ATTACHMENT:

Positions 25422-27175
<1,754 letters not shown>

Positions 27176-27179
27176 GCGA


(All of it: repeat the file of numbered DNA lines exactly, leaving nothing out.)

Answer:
Positions 25422-27175
<1,754 letters not shown>

Positions 27176-27179
27176 GCGA